For the last few days I've been working at the Revelstoke Banding Station on Machete Island-- a slightly raised area surrounded by the Columbia River/Upper Arrow Lake. Last year the water was low enough to drive to the station but this year, because of local dam operations, we need to take a boat! Here's a picture of the old road:
Anyways, when we got the station going last year in mid-July, migration was already underway as we were catching Tennessee Warblers and all sort of other things right off the bat. This year, our first week has been very slow with little or no migration evident. Having said that, there have been some very good birds for the station. First of which were 2 SWAMP SPARROWS, both females with brood patches further strengthening my theory that this species breeds somewhere in the immediate vicinity. In fact, one of these birds was caught last year as a very young juvenile so...
(here she is)
As I mentioned migration hasn't really started here, so we're mostly catching birds that breed on the island-- species like: Willow, Alder, and Least Flycatchers, Western Wood-Pewees, Red-eyed and Warbling Vireos, Lazuli Bunting, American Goldfinch, and many Pine Siskins, Yellow Warblers, American Redstarts, Common Yellowthroats, Gray Catbirds, and a few odds and ends such as Marsh Wren, MacGillivray's Warbler, Red-winged Blackbird, and a trickle of Swainson's Thrushes. Most mornings we flush a LONG-EARED OWL from one of the net-lanes which is always cool, and there is a large family of RUFFED GROUSE that have a tendency to fly into the nets. We don't have bands for them so they are released immediately-- an interesting task since every time this happens, the male "ruffs out" and aggressively attacks while giving loud hissing squeals!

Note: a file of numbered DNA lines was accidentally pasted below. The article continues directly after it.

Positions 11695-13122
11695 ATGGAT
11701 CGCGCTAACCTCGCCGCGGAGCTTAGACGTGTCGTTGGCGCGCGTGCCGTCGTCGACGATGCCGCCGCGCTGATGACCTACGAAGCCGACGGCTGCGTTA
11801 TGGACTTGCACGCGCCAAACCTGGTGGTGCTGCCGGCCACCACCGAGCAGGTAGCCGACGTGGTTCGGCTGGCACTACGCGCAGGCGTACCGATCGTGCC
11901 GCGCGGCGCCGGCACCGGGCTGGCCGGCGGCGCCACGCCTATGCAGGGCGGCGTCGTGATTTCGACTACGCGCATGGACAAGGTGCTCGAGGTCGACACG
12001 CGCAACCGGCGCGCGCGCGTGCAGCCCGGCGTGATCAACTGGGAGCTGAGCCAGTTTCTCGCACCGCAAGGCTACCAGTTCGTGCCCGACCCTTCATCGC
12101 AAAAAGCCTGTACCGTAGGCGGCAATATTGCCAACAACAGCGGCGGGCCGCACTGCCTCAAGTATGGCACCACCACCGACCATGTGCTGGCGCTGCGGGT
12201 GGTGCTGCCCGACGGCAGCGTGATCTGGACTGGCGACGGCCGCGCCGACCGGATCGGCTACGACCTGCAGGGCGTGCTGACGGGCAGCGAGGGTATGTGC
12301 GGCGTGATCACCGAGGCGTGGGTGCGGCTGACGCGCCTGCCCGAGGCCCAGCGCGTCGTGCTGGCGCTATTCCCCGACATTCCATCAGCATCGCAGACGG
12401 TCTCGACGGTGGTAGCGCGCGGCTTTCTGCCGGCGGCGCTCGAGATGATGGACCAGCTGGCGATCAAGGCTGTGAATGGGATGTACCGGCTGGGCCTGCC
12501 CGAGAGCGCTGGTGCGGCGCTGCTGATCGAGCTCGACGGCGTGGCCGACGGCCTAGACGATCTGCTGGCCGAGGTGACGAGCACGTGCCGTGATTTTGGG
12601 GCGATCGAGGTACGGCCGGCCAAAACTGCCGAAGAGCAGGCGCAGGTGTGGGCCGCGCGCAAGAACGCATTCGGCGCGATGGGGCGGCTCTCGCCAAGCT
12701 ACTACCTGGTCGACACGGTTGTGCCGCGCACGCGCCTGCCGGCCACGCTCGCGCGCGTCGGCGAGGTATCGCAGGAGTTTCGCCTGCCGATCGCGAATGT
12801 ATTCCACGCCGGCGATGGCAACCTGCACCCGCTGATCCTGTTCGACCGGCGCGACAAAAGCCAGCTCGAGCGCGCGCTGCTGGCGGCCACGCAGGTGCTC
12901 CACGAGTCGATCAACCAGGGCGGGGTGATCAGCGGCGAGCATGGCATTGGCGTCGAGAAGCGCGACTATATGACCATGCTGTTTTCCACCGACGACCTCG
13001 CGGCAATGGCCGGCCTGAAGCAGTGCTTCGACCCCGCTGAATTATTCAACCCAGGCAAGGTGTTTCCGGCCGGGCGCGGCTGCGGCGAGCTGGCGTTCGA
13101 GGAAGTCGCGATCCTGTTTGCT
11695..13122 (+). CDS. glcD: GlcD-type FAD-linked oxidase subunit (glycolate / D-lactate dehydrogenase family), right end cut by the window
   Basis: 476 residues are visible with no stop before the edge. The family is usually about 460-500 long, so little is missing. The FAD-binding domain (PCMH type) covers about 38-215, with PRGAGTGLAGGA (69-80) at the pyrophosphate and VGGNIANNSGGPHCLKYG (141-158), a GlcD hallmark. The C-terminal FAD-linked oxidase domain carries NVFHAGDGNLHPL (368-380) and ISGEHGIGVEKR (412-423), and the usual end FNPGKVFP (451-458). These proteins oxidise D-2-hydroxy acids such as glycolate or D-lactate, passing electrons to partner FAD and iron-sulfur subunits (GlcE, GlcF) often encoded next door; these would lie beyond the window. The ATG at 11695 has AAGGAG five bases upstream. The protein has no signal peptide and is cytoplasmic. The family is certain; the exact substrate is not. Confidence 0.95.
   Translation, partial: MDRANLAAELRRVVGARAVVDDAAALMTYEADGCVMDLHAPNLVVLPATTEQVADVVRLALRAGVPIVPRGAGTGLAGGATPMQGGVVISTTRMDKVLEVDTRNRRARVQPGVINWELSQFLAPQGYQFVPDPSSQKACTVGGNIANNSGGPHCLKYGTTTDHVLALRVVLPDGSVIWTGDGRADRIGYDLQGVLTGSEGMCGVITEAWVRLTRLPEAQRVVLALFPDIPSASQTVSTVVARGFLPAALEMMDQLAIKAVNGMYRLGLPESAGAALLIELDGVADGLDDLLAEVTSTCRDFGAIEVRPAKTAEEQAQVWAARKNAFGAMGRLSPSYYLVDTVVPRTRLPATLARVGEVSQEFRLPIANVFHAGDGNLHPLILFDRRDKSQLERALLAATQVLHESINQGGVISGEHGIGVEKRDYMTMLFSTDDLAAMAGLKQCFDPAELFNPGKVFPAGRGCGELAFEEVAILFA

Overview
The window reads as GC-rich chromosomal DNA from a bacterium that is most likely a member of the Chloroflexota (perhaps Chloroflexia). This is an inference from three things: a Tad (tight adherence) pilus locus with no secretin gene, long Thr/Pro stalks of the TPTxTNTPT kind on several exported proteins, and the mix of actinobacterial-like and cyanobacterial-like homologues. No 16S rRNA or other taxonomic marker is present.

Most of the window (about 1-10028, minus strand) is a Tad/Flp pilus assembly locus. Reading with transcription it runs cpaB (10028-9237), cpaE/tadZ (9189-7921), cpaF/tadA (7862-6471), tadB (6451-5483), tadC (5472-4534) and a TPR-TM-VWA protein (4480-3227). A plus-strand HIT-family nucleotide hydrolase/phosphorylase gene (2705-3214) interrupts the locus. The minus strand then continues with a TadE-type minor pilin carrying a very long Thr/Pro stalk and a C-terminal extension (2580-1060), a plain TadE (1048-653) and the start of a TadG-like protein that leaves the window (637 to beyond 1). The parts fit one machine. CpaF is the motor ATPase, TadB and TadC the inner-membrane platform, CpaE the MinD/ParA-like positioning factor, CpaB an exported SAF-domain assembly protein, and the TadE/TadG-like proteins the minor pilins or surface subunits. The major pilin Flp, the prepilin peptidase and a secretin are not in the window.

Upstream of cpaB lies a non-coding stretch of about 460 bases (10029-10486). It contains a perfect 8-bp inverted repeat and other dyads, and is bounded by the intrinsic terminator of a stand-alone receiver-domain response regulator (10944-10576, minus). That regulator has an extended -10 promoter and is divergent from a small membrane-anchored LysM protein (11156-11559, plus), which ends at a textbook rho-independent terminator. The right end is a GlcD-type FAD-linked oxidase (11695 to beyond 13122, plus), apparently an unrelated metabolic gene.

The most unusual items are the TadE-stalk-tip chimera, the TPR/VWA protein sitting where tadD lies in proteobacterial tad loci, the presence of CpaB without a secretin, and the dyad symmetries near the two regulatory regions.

My census results have been pretty steady around the low 30s each day but there have been a few surprises including a pair of WHITE-WINGED CROSSBILLS (seen well) that flew over the island a few days ago, and a family group of CHESTNUT-BACKED CHICKADEES that seemed quite happy foraging in a stand of young cottonwoods (weird!).
Today was the big highlight though: a female BLACK-AND-WHITE WARBLER! My first for the Revelstoke area (and 2nd reported this year!). Perhaps a sign that migration is about to begin? Or did she link up with the male seen in early June nearby and raise a family? We actually caught and banded her too:
There have also been a few shorebirds passing over the station although unfortunately (due to the high water levels) there is nowhere to land! Over the last few days I have noted Solitary Sandpiper, Lesser and Greater Yellowlegs, Least Sandpiper, a few Killdeer, and 1 Semipalmated Plover in addition to the resident Wilson's Snipes.
Another interesting bird note: For the second summer in a row a NORTHERN HAWK-OWL is being seen frequently along one of the main hiking trails on Mt. Revelstoke-- a strong suggestion of breeding?
That's all for now folks!